Carpenter v. All American Games et al

Filing 30

ORDER denying 25 Motion to Dismiss for Failure to State a Claim. Signed by Judge David G Campbell on 1/30/2017.(DGC, nvo)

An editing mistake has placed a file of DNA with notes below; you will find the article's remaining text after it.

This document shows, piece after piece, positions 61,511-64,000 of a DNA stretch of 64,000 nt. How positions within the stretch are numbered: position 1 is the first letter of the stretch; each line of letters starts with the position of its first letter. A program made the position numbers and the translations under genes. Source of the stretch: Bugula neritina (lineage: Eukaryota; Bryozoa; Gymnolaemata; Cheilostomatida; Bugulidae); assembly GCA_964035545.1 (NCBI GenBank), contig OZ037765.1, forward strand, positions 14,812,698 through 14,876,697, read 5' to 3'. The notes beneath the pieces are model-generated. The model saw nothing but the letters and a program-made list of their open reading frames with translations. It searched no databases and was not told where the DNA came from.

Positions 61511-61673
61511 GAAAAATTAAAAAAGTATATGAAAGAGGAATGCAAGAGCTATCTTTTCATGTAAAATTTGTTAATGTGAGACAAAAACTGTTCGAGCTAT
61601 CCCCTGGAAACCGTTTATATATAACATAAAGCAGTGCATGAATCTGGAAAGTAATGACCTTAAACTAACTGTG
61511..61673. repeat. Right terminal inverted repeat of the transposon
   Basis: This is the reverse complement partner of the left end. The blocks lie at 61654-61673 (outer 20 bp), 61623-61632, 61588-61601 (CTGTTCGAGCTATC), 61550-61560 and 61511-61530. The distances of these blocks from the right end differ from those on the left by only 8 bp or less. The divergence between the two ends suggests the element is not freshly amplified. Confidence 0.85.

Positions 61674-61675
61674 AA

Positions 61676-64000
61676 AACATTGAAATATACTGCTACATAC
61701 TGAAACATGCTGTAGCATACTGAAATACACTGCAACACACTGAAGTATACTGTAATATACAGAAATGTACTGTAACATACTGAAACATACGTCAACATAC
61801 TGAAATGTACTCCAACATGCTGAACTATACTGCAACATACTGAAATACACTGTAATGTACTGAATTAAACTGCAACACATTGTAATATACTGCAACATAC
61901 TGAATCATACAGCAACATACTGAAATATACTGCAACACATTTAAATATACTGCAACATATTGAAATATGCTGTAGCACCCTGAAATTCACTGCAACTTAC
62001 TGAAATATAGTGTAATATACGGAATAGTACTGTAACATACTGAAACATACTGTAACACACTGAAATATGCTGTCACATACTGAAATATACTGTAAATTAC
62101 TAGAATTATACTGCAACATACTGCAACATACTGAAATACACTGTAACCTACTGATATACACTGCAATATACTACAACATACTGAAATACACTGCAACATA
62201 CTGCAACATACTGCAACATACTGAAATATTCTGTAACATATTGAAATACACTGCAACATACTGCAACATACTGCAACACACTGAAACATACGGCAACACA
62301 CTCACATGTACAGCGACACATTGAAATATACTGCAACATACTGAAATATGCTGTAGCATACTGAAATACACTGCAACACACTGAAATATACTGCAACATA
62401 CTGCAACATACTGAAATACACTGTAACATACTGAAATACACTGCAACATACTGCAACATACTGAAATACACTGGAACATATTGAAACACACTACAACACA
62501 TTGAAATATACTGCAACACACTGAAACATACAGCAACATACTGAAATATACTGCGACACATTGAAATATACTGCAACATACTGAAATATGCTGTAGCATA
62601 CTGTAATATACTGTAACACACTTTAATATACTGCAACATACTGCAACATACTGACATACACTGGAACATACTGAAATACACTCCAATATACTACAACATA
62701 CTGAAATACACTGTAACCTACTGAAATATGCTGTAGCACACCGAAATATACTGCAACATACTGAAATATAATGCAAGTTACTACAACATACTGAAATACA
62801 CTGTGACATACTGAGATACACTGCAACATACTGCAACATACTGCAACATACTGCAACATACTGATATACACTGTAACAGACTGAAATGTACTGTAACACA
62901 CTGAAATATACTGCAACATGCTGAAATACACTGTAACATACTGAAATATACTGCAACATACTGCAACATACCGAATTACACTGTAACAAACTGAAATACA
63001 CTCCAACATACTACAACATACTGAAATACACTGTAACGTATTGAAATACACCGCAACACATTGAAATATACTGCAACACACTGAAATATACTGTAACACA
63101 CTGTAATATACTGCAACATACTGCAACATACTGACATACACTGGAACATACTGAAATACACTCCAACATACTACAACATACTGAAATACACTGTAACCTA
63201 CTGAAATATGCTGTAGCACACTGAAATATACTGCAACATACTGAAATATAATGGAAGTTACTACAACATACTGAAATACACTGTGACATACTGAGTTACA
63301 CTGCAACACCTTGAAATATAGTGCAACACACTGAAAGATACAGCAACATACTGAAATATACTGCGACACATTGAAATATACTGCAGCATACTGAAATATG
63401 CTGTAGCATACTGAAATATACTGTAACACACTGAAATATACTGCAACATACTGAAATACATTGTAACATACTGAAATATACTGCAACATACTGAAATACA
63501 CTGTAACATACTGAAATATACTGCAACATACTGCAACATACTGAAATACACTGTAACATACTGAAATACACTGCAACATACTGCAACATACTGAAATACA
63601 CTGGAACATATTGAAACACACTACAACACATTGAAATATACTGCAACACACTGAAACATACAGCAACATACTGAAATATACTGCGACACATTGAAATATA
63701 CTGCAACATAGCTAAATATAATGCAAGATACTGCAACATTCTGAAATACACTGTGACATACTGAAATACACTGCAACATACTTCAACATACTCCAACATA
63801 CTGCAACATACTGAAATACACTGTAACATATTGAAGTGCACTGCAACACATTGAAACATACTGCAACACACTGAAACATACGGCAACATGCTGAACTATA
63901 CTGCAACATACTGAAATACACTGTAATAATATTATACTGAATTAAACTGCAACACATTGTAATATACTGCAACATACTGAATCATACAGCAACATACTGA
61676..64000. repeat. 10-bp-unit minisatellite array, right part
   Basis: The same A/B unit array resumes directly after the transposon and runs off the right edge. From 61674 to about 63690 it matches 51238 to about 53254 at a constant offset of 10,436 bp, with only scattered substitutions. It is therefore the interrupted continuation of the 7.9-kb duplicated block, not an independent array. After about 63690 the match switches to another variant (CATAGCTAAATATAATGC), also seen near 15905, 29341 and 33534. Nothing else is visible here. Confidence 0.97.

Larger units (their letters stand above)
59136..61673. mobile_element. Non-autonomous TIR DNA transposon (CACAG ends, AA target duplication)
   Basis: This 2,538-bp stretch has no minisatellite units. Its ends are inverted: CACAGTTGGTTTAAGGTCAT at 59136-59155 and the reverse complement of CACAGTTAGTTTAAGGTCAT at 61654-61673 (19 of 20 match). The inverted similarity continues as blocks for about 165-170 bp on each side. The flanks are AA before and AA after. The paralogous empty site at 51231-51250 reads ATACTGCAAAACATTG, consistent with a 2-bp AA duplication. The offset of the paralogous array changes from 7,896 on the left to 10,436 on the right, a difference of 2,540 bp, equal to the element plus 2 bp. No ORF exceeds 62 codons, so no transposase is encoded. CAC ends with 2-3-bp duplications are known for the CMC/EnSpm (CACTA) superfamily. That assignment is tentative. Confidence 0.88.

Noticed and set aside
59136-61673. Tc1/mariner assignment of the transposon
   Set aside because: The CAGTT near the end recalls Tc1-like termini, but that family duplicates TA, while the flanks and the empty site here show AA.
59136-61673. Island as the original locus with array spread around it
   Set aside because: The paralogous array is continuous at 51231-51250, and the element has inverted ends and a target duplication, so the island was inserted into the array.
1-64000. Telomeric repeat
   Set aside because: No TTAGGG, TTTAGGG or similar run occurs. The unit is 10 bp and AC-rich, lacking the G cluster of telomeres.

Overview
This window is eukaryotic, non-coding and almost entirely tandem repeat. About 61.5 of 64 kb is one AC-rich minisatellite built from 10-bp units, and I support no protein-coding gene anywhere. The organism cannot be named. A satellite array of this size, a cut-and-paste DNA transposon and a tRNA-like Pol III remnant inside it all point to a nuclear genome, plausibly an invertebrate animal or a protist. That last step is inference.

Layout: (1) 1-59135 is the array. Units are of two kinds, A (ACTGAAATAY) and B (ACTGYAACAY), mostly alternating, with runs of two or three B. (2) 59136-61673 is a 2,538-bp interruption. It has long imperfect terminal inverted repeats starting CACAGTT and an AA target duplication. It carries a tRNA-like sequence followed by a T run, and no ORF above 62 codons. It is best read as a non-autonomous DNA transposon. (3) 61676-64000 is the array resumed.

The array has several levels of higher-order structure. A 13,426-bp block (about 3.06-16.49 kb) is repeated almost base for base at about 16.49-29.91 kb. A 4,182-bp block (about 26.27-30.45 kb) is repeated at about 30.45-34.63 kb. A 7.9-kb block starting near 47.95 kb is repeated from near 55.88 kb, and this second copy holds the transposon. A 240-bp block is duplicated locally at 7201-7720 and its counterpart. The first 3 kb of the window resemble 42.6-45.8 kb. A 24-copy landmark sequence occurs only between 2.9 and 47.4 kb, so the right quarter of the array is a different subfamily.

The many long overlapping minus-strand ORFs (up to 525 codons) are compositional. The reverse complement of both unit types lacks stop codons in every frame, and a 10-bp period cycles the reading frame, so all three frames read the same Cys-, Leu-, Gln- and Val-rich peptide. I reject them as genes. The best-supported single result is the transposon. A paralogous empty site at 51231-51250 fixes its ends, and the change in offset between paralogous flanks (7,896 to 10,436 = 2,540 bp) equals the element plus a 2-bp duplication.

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1 WO 2 3 4 5 6 IN THE UNITED STATES DISTRICT COURT 7 FOR THE DISTRICT OF ARIZONA 8 9 Chad Carpenter, an individual, Plaintiff/Defendant, 10 11 ORDER v. 12 No. CV16-01768-PHX DGC All American Games, a limited liability company, Douglas Berman, an individual, and Does 1-30, inclusive, 13 14 Defendants/Counterclaimants 15 16 On September 27, 2016, Defendants All American Games (“AAG”) and Douglas 17 18 Berman filed an amended counterclaim against Plaintiff Chad Carpenter. 19 Plaintiff filed a motion to dismiss pursuant to Rule 12(b)(6) of the Federal Rules of Civil 20 Procedure. Doc. 25. Defendants filed a response (Doc. 26), and Plaintiff did not reply. 21 Neither party has requested oral argument. For the reasons set forth below, the Court will 22 deny the motion. 23 I. 24 Doc. 20. Background. The Court takes the allegations of Defendants’ counterclaim as true for purposes 25 of a motion to dismiss. Defendants, through a wholly owned subsidiary, Football 26 University, LLC (“FBU”), operate a national football tournament for youth football 27 players (“FBU tournament”). Doc. 20, ¶ 4. Defendants also operate football camps 28 throughout the United States, including in Phoenix, Seattle, and various cities in 1 California. Id. Plaintiff is a former employee of Defendants. Id. He worked as a 2 “regional player representative in the western region” and was “responsible for assisting 3 in recruiting athletes to attend [the camps] and recruiting teams to participate in the [FBU 4 tournament].” Id., ¶ 5. Plaintiff began his affiliation with Defendants as a coach at the 5 camps in 2010. Id., ¶ 6. Plaintiff became a full time employee in September 2012, 6 making a base salary of $65,000 and receiving commissions based on camp revenues and 7 payments from FBU tournament participation. Id., ¶ 6. Prior to June 2015, Defendant 8 paid Plaintiff two commissions: $7,500 as payment for his work on the 2014 FBU 9 tournament, and $3,110 as payment for his promotional activities for the 2015 FBU 10 camps in his region. Id. There is a factual dispute between the parties about whether 11 additional commissions are due. Doc. 25, at 4; Doc. 26 at 5-6. 12 In May 2015, Defendants discovered a “troubling and improper relationship 13 between Plaintiff and another former employee.” 14 Defendants, this former employee was manipulating “[Defendants’] financial systems to 15 inflate the revenue numbers for the FBU regional camps being held in Phoenix, Seattle 16 and California.” Id., ¶ 8. Following the former employee’s termination on June 2, 2015, 17 Defendants discovered “considerable evidence that Plaintiff was fully knowledgeable of 18 the fraudulent actions of the dismissed former employee.” Id., ¶¶ 9-10. Defendants’ 19 investigation revealed that “Plaintiff extended reduced pricing to customers that were 20 unauthorized by AAG in order to inflate the revenue numbers for those camps,” and that 21 Plaintiff had acted with “gross insubordination with respect to his supervisor.” Id., ¶¶ 11- 22 12. Within days of the first employee’s termination, Defendants terminated Plaintiff. Id., 23 ¶ 13; Doc. 1, ¶ 13. Doc. 20, ¶ 7. According to 24 Plaintiff contends that, after his termination, Defendants sent an e-mail regarding 25 his termination to over 200 employees and outside affiliates, calling into question his 26 character, jeopardizing his future employment, and potentially making him 27 “untouchable” as a coach. Doc. 1, ¶ 13. Plaintiff sued Defendants for defamation, 28 unpaid wages, unjust enrichment, and breach of contract. Doc. 1. Defendants’ amended -2- 1 counterclaim followed, alleging breach of contract, unjust enrichment, breach of implied 2 covenant, breach of fiduciary duty of good faith and loyalty to AAG, and conversion. 3 Doc. 20 at 10-14. 4 II. Legal Standard. 5 A successful motion to dismiss under Rule 12(b)(6) must show either that the 6 complaint lacks a cognizable legal theory or fails to allege facts sufficient to support its 7 theory. Balistreri v. Pacifica Police Dep’t, 901 F.2d 696, 699 (9th Cir. 1990). A 8 complaint that sets forth a cognizable legal theory will survive a motion to dismiss as 9 long as it contains “sufficient factual matter, accepted as true, to ‘state a claim to relief 10 that is plausible on its face.’” Ashcroft v. Iqbal, 556 U.S. 662, 678 (2009) (citing Bell Atl. 11 Corp. v. Twombly, 550 U.S. 544, 570 (2007)). A claim has facial plausibility when “the 12 plaintiff pleads factual content that allows the court to draw the reasonable inference that 13 the defendant is liable for the misconduct alleged.” Id., 556 U.S. at 678 (citing Twombly, 14 550 U.S. at 556). “The plausibility standard is not akin to a ‘probability requirement,’ 15 but it asks for more than a sheer possibility that a defendant has acted unlawfully.” Id. 16 (citing Twombly, 550 U.S. at 556). Arizona law governs Defendants’ state law claims. 17 United Mine Workers of America v. Gibbs, 383 U.S. 715, 726 (1996). 18 III. Defendants’ Motion to Dismiss. 19 A. 20 Plaintiff argues that Defendants’ amended counterclaim recites only legal 21 conclusions and fails to plead sufficient factual allegations that, if true, would state a 22 cause of action for breach of contract. Doc. 25 at 2. The elements of a breach of contract 23 claim are the existence of a contract, breach, and resulting damages. 24 Montelucia Villas, LLC, 302 P.3d 617, 621 (Ariz. 2013). Defendants’ counterclaim 25 alleges that Plaintiff became a full-time employee in September 2012, and that his salary 26 and commissions were contingent upon his responsibilities as a player representative and 27 recruiter. Doc. 20, ¶¶ 5-6. Defendants contend that Plaintiff breached his employment 28 contract by “[s]pecifically and without limitation fail[ing] to follow FBU procedures with Breach of Contract. -3- Thomas v. 1 regard to billing and pricing for camps, which were Plaintiff’s job responsibilities 2 pursuant to his Agreement with AAG.” Id., ¶ 20. Specifically, Defendants allege that 3 Plaintiff failed to follow FBU procedures regarding billing and pricing by extending 4 unauthorized discounts to certain AAG customers to inflate the revenue figures for his 5 camps, causing Defendants both financial and reputational damage. Id., ¶¶ 11, 20, 22. 6 Defendants also assert that Plaintiff’s alleged insubordination was in violation of FBU 7 policies and procedures. Id., ¶ 20. These allegations provide a sufficient factual basis to 8 support the claim for breach of contract. 9 Plaintiff also argues that Defendants’ amended counterclaim only cites “conduct 10 by a third party employee and fails to establish any facts related to the duties of an 11 agreement or the breach of those duties by Plaintiff.” Doc. 25 at 3. To the contrary, 12 Defendants have pled when the employment relationship began with Plaintiff, when and 13 how they discovered his failure to comply with billing and pricing policies and 14 procedures, and the injury Plaintiff’s conduct has caused them. Although Defendants do 15 allege that Plaintiff was aware of the former employee’s fraudulent actions (Doc. 20, 16 ¶¶ 7-10), the Court need not decide if that factual allegation alone is sufficient because it 17 is not the sole allegation upon which Defendants’ breach of contract claim depends. 18 Defendants have pled sufficient facts to state a claim that is plausible on its face. See 19 Iqbal, 556 U.S. at 678. 20 B. 21 A party is unjustly enriched when it “has and retains money or benefits which in 22 justice and equity belong to another.” City of Sierra Vista v. Cochise Enters., Inc., 697 23 P.2d 1125, 1131 (Ariz. Ct. App. 1984). The five elements of unjust enrichment are “(1) 24 an enrichment; (2) an impoverishment; (3) a connection between the enrichment and the 25 impoverishment; (4) absence of justification for the enrichment and the impoverishment, 26 and (5) an absence of a remedy provided by law.” Id. Plaintiff argues that Defendants 27 have not pled sufficient facts as to elements 1-4. Doc. 25 at 4. The Court disagrees. Unjust Enrichment. 28 -4- 1 Defendants allege that Plaintiff was enriched by accepting his salary and 2 commissions, resulting in an impoverishment to Defendants, because Plaintiff did not 3 perform his obligations and responsibilities according to AAG policies and procedures. 4 Doc. 20, ¶¶ 23-25. If Defendants’ allegations are true, then Plaintiff’s acceptance of 5 salary and commissions based on inflated revenues and unauthorized discounts 6 reasonably suggests that Defendant was impoverished, Plaintiff was enriched, and there 7 was a connection between and absence of justification for both elements. 8 Plaintiff also argues that Defendants have not alleged a lack of legal remedy under 9 the fifth element, and that Defendants have an adequate legal remedy in their breach of 10 contract claim. Doc. 25 at 5. But Defendants can plead alternative legal theories, Fed. R. 11 Civ. P. 8(a)(3), and need not include the words “in the alternative,” Arnold & Assocs., 12 Inc. v. Misys Healthcare Sys., 275 F. Supp. 2d 1013, 1029 (D. Ariz. 2003). Further, 13 “[t]he mere existence of a contract governing the dispute does not automatically 14 invalidate an unjust enrichment alternative theory of recovery. A theory of unjust 15 enrichment is unavailable only to a plaintiff if that plaintiff has already received the 16 benefit of [his] contractual bargain.” Adelman v. Christy, 90 F. Supp. 2d 1034, 1045 (D. 17 Ariz. 2000). 18 C. 19 Plaintiff argues that Defendants fail to allege sufficient facts to establish a 20 fiduciary relationship between Defendants and Plaintiff as an element of their breach of 21 implied covenant claim. Doc. 25 at 5. But under Arizona law, every contract “implies a 22 covenant of good faith and fair dealing.” Rawlings v. Apodaca, 726 P.2d 565, 569 (Ariz. 23 1986). The implied covenant “prohibits a party from doing anything to prevent other 24 parties to the contract from receiving the benefits and entitlements of the agreement. The 25 duty arises by operation of law but exists by virtue of a contractual relationship.” Wells 26 Fargo Bank v. Arizona Laborers, 38 P.3d 12, 29 (Ariz. 2002). Breach of Implied Covenant. 27 28 -5- 1 A plaintiff may sue for breach of the implied covenant in contract or tort. 2 Rawlings, 726 P.2d at 574. To bring a tortious breach of implied covenant claim, the 3 parties must have a “special relationship . . . arising from elements of public interest, 4 adhesion, and fiduciary responsibility.” Wells Fargo, 38 P.3d at 29 (quoting Burkons v. 5 Ticor Title Ins. Co. of California, 813 P.2d 710, 721 (Ariz. 1991)). If a plaintiff pursues 6 recovery only in contract, however, he need not establish the special relationship required 7 for a tort claim. Wells Fargo, 38 P.3d at 29. 8 Plaintiff’s attack on the sufficiency of Defendants’ alleged “special relationship” 9 seems to assume that Defendants seek recovery in tort. Doc. 25 at 5-6; Doc. 20 at 12. 10 But Defendants may assert breach of the implied covenant in contract. 11 Defendants do refer to the parties’ relationship as a “special relationship” (Doc. 20, ¶ 28), 12 Defendants simply allege that an implied covenant arose from Plaintiff’s employment (id. 13 at 12). Defendants allege that Plaintiff breached the covenant by failing to follow camp 14 pricing policies and procedures, specifically by offering unauthorized discounts to inflate 15 his camp revenues and increase his commissions. Id. If those allegations are true, they 16 may well constitute breach of the implied covenant to fulfill his employment contract 17 fairly and in good faith. Although 18 Defendants may later argue that Plaintiff’s relationship with them rose to the level 19 of a special relationship, allowing them to recover in tort. Under Arizona law, an 20 employee owes his employer a fiduciary duty. McCallister Co. v. Kastella, 825 P.2d 980, 21 982 (Ariz. Ct. App. 1992) (citing Mallamo v. Hartman, 219 P.2d 1039, 1041 (Ariz. 1950) 22 (“in Arizona, an employee/agent owes his or her employer/principal a fiduciary duty.”)). 23 A special relationship may arise from fiduciary responsibility. Wells Fargo, 38 P.3d at 24 29. The Court need not determine now whether Defendants can establish a special 25 relationship for purposes of tort damages. Defendants allege that Plaintiff breached the 26 implied covenant, and that his breach deprived them of the benefits of the bargain. These 27 factual allegations, if true, are sufficient to sustain Defendants’ claim for breach of 28 implied covenant. -6- 1 Relying on the memorandum decision in Harris v. Superior Court of Arizona ex 2 rel. Cty. of Maricopa, 278 Fed. Appx. 719, 721 (9th Cir. 2008), Plaintiff argues that 3 tortious bad faith claims cannot arise out of employment contracts (Doc 25 at 2). The 4 Court disagrees. Harris upheld summary judgment for defendant employers, stating that 5 “defendants did not breach the covenant of good faith and fair dealing because Harris was 6 terminated for ‘good cause.’” Harris, 278 Fed. Appx. at 721. Harris cites Arizona cases 7 for the proposition that an employer does not breach the implied covenant by terminating 8 an employee for good cause or no cause, whether the employee is an at-will employee or 9 employed by contract, unless a public policy is violated. Id. (citing Wagenseller v. 10 Scottsdale Mem’l Hosp., 710 P.2d 1025, 1041 (1985); Nelson v. Phoenix Resort Corp., 11 888 P.2d 1375, 1385 (Ariz. Ct. App. 1994)). Defendants’ claim is based on Plaintiff’s 12 alleged non-performance and failure to comply with the terms of his employment; Harris 13 and the cases it cites would govern if Plaintiff claimed that Defendants breached the 14 implied covenant by terminating his employment. Harris is inapposite to Defendants’ 15 claim. 16 D. 17 Plaintiff argues that Defendants’ counterclaim does not allege facts to establish a 18 Breach of Fiduciary Duty. fiduciary relationship between Plaintiff and Defendants. The Court disagrees. 19 As discussed above, Arizona provides that an employee owes a fiduciary duty to 20 his employer. McCallister, 825 P.2d at 982. Defendants allege that Plaintiff owed 21 fiduciary duties to AAG, as well as duties of loyalty and good faith. Doc. 20, ¶¶ 31-35. 22 Specifically, Defendants argue these duties included the duty “to follow AAG’s rules and 23 procedures” and “to not interfere with AAG’s existing and potential business 24 relationships.” 25 discounts to AAG clients to inflate his own revenue numbers, and that Plaintiff was 26 aware of the former employee’s fraudulent manipulation of AAG’s financial systems to 27 inflate Plaintiff’s commissions. Id., ¶¶ 10-11, 31-35. Defendants assert that by engaging 28 in these activities, Plaintiff breached his duties to Defendants. Id., ¶ 35. If Plaintiff was Id., ¶ 33. Defendants allege that Plaintiff extended unauthorized -7- 1 aware of another employee’s fraudulent scheme to inflate his commissions, and if 2 Plaintiff extended unauthorized discounts to inflate his own revenue numbers, the Court 3 reasonably can infer that Plaintiff breached his fiduciary duties of good faith and loyalty 4 to Defendants. 5 E. Conversion. 6 Plaintiff argues that Defendants’ amended counterclaim fails to allege facts that, if 7 true, would state a cause of action for conversion. Plaintiff argues that Defendants state 8 only legal conclusions, and that Plaintiff’s alleged misappropriation of assets is an 9 insufficient basis for a claim of conversion under Arizona law. Doc. 25 at 7. 10 Conversion is “an act of wrongful dominion or control over personal property in 11 denial of or inconsistent with the rights of another.” Case Corp. v. Gehrke, 91 P.3d 362, 12 365 (Ariz. Ct. App. 2004) (quoting Sears Consumer Fin. Corp. v. Thunderbird Prods., 13 802 P.2d 1032, 1034 (Ariz. Ct. App. 1990)). “While a conversion claim cannot be 14 maintained to collect on a debt that could be satisfied by money generally, money can be 15 the subject of a conversion claim if the money ‘can be described, identified or segregated, 16 and an obligation to treat it in a specific manner is established.’” Id. (quoting Autoville, 17 Inc. v. Friedman, 510 P.2d 400, 403 (Ariz. Ct. App. 1973) (citations omitted)). 18 Defendants allege that Plaintiff misappropriated assets by “offering discounted 19 rates to FBU camp attendees in violation of AAG policies and [that] Plaintiff was 20 involved in an inflated revenue scheme that created false revenues for commission 21 purposes for the Plaintiff.” Doc. 20, ¶¶ 37-39. Depriving Defendants of their revenue is 22 not tantamount to Plaintiff’s collecting of a debt. Defendants’ allegations, if true, would 23 show that Plaintiff exercised wrongful control over their revenue. 24 Arizona law instructs that money can be the subject of conversion if it “can be 25 described, identified or segregated, and an obligation to treat it in a specific manner is 26 established.” Autoville Inc., 510 P.2d at 403. Defendants will be required to satisfy this 27 requirement to the extent their conversion claim is based on money. For purposes of 28 Plaintiff’s motion, however, Defendants have pled a sufficient claim. -8- 1 IT IS ORDERED that Plaintiff’s motion to dismiss (Doc. 25) is denied. 2 Dated this 30th day of January, 2017. 3 4 5 6 7 8 9 10 11 12 13 14 15 16 17 18 19 20 21 22 23 24 25 26 27 28 -9-